"PART II

Clarification of the Origin of the Modern Opposition between Physicalistic Objectivism and Transcendental Subjectivism

§8. The origin of the new idea of the reshaping of mathematics."

Hopfully you've at least skimmed over Part I and The Vienna Lecture before coming here. Part II includes at first a look at Galileo and the continues with Decartes, and mentions of Locke, Hume, Berkeley and Kant.

"The reshaping begins with prominent special sciences inherited from the ancients: Euclidean geometry and the rest of Greek mathematics, and then Greek natural science. In our eyes these are fragments, beginnings of our developed sciences. But one must not overlook here the immense change of meaning whereby universal tasks were set, primarily for mathematics (as geometry and as formal-abstract theory of numbers and magnitudes) - tasks of a style which was new in principle, unknown to the ancients. Of course the ancients, guided by the Platonic doctrine of ideas, had already idealised empirical numbers, units of measurment, empirical figures in space, points, lines, surfaces, bodies; ...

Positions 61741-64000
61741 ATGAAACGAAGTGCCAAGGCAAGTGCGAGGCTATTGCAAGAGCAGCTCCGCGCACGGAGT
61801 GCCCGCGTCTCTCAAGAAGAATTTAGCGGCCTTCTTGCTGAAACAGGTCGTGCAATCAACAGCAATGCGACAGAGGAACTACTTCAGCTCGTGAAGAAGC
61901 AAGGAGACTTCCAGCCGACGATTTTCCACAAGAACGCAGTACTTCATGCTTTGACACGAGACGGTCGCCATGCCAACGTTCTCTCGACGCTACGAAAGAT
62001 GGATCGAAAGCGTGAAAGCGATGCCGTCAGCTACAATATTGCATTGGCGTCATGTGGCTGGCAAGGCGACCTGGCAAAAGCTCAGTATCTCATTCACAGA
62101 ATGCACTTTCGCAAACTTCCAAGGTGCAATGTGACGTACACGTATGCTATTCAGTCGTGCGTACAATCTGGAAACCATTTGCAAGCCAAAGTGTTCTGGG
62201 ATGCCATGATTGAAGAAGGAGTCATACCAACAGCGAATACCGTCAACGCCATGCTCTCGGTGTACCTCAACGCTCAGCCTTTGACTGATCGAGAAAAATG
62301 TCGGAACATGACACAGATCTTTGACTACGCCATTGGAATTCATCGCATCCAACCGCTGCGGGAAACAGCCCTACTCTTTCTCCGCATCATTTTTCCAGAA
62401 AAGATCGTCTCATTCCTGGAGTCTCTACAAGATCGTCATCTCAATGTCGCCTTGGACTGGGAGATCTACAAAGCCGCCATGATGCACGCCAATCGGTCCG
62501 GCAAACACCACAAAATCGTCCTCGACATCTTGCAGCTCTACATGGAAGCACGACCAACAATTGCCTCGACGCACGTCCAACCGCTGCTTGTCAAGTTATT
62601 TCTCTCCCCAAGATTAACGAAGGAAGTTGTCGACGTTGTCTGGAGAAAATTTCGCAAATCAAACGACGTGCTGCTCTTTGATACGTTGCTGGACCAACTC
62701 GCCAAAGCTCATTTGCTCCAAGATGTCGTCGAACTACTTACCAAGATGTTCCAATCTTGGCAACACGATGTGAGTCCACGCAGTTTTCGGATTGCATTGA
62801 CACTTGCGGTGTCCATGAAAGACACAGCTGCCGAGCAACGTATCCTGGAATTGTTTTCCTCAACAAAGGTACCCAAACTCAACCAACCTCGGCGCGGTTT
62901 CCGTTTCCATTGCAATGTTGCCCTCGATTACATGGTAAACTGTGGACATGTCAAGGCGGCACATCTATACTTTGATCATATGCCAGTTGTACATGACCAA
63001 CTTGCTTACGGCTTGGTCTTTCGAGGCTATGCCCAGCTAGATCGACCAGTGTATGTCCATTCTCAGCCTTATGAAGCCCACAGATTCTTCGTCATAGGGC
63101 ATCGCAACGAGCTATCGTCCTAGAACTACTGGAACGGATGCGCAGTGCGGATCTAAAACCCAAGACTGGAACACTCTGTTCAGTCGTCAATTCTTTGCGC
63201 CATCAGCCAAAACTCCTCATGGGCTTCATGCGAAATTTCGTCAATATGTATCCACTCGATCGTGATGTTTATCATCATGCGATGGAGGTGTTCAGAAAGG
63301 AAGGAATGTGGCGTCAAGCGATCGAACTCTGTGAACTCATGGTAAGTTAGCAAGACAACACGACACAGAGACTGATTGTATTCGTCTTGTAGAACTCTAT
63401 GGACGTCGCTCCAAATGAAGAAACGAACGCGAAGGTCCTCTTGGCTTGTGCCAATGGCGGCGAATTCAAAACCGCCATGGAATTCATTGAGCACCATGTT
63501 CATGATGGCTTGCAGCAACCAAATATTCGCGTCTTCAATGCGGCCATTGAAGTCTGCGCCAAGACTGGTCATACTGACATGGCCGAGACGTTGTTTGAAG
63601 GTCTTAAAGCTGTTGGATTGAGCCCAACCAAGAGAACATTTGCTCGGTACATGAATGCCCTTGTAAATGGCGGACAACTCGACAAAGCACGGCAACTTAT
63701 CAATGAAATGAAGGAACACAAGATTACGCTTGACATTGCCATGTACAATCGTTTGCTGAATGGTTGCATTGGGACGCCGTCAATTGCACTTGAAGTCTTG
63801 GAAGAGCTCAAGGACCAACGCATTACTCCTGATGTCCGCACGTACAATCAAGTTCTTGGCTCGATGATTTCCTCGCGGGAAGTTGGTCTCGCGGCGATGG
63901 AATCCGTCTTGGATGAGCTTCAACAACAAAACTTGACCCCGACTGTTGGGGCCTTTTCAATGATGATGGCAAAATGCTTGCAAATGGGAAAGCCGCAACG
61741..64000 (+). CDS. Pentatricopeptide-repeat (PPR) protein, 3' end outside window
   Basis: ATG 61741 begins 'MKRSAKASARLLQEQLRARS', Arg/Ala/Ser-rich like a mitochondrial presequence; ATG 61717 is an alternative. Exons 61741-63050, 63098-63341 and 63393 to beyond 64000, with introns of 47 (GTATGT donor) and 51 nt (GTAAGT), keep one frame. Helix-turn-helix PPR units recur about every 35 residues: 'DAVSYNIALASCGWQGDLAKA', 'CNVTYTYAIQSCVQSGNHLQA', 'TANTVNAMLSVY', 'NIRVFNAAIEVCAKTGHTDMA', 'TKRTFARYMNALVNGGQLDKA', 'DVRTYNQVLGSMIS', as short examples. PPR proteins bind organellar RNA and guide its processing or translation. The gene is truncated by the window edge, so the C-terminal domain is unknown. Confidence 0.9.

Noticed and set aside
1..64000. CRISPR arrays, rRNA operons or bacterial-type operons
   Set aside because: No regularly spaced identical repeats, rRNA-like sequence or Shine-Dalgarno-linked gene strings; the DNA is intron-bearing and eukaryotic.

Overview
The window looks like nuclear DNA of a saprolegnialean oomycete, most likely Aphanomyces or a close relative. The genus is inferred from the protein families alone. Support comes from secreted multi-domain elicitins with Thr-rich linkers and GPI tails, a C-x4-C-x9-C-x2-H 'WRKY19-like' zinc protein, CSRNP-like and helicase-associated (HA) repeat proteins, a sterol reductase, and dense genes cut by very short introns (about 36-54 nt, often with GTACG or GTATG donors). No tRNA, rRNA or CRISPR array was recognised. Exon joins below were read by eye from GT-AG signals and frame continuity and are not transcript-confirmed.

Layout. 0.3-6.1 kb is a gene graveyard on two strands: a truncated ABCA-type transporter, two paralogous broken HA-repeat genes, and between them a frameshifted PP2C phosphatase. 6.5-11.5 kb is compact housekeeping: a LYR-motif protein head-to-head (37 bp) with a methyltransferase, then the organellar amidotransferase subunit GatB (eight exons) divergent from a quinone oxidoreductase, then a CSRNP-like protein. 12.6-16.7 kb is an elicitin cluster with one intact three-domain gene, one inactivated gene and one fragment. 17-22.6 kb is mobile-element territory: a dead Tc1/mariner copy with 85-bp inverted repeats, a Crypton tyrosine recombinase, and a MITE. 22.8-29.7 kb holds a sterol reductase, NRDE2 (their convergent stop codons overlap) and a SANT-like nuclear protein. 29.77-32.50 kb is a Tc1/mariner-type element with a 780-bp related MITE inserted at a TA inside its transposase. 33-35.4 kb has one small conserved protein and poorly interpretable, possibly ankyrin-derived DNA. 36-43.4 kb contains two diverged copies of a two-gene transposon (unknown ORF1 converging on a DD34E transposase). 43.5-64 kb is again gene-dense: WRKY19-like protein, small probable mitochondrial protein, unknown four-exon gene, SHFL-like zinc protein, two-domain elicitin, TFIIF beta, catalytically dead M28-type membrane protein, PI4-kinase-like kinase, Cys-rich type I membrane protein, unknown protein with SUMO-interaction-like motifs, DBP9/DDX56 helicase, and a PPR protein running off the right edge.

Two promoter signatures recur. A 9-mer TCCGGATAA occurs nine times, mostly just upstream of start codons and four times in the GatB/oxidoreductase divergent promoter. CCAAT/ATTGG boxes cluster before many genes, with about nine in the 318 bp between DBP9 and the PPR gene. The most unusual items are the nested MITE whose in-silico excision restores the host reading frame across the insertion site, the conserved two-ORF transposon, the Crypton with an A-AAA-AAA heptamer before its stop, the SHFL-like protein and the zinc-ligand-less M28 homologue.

But Euclidean geometry, and ancient mathematics in general, knows only finite tasks, a finitely closed a priori. Aristootelian syllogistics belongs here also, as an a priori which takes precedence over all others. Antiquity goes this far, but never far enough to grasp the possibility of the infinite task which, for us, is linked as a matter of course with the concept of geometrical space and with the concept of geometry as the science belonging to it. ...